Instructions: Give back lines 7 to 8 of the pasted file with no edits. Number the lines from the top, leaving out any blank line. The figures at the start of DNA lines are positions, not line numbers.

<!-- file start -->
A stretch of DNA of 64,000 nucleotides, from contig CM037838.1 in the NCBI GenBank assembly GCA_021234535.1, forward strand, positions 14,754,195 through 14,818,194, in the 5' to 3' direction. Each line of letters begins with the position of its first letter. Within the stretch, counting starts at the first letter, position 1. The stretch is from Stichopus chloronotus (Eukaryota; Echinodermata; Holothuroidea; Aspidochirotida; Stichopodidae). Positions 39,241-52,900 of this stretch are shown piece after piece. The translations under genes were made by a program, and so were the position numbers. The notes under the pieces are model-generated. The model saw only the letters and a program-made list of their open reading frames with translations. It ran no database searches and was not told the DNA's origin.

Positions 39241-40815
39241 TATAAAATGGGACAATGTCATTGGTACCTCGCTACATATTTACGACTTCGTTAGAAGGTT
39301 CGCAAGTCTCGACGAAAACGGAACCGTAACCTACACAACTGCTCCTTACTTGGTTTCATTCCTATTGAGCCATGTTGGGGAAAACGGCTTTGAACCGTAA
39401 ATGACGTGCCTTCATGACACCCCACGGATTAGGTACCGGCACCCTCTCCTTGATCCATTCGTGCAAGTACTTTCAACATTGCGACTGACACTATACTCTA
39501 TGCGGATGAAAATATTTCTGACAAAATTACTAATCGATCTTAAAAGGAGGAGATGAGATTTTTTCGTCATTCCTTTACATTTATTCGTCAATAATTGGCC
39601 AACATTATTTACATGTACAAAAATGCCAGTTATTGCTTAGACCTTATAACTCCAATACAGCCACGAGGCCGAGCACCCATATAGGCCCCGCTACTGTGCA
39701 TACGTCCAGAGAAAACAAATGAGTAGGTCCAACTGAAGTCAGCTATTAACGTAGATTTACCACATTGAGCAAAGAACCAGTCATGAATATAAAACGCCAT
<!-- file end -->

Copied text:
39601 AACATTATTTACATGTACAAAAATGCCAGTTATTGCTTAGACCTTATAACTCCAATACAGCCACGAGGCCGAGCACCCATATAGGCCCCGCTACTGTGCA
39701 TACGTCCAGAGAAAACAAATGAGTAGGTCCAACTGAAGTCAGCTATTAACGTAGATTTACCACATTGAGCAAAGAACCAGTCATGAATATAAAACGCCAT